Rick Shelley hails from Walla, Walla Washington, but he’s been part of the Desert Rock firmament since the mid ‘80s, first as front-man for the gritty Glam/Punk band RagTag, which included protean guitarist James Danielson, drummer Eric Turner and bassist Nick Oliveri. Then on vocals and rhythm guitar in the Blues Rock band Woodshed, which featured the same line-up, only switching out Dean Oliveri for his brother, Nick on bass.

He jump-started his solo career in 2014, and immediately began gigging around the desert and ended up recording two critically acclaimed albums, 2015’s 1909 Miles and 2017’s Hope Wrapped In Razor Wire. Since then, he’s shared stages with celebrated British Folk-Rocker, Jasmine Rodgers, award-winning songwriter Travis Meadows, Country legend Jann Browne and the Hi-Desert band, The Adobe Collective. He’s performed at venerable venues like Pappy & Harriet’s, The Joshua Tree Saloon, the Songwriter In The Round series at The Beatnik, The Mint and The Echo in Los Angeles, as well as Long Beach’s annual Buskerfest and Songs Alive Songwriter Night in Orange County. He’s currently preparing to head back into the studio to begin recording his third long-player.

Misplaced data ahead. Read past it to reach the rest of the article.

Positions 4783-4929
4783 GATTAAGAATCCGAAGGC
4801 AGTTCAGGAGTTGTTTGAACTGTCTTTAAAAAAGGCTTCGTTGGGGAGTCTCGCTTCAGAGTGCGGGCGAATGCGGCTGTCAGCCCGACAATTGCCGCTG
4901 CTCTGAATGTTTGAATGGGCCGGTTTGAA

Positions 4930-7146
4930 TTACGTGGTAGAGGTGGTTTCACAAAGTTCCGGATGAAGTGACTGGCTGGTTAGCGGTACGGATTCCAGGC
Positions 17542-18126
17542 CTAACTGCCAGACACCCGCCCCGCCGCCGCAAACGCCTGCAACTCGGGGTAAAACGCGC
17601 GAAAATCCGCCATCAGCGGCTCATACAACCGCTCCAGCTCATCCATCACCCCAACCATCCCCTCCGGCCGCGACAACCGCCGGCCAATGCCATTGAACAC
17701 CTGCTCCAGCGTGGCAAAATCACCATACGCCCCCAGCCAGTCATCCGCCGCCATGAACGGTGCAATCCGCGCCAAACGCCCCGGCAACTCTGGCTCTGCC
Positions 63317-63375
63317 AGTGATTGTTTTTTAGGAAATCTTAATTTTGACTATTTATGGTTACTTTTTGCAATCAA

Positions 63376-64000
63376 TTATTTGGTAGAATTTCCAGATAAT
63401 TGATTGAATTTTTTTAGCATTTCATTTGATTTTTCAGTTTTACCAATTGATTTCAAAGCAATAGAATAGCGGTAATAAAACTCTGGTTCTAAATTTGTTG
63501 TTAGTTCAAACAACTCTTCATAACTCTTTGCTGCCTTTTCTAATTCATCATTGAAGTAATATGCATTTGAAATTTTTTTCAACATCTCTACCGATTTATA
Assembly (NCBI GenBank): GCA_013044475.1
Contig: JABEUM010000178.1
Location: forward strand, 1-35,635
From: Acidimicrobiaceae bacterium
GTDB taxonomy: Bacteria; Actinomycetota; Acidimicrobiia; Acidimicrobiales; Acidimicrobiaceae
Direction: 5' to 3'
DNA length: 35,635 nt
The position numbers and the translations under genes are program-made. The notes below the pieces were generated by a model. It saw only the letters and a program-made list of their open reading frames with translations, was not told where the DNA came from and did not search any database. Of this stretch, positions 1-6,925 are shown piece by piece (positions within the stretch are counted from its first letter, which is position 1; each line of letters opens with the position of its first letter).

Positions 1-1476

I recently caught up with both of these guys (Full-confession, I’ve been friends with Tony for almost eight years and Rick is one of my very best friends, more like my brother. We have had a “ride or die” friendship that has lasted 36 years. Clearly, I am not unbiased when it comes to either of them), and we had an illuminating conversation.

EPA: How did you guys first connect?

TONY: “I’d been living in the desert for most of 2015, doing a handful of solo acoustic shows here and there. Opening for John Doe (from X) and playing around Palm Desert and Palm Springs as part of a duo with Darran “Dewey” Falcone called Cisco & Dewey. I happily stumbled across Rick and instantly took a liking to his honest and heartfelt, Rootsy music.

RICK: “I met Tony when we both played a benefit show here in the desert back in 2015. He had a great Country/Americana band called Cisco & Dewey. I loved the writing, and of course he and the rest of band were great players.”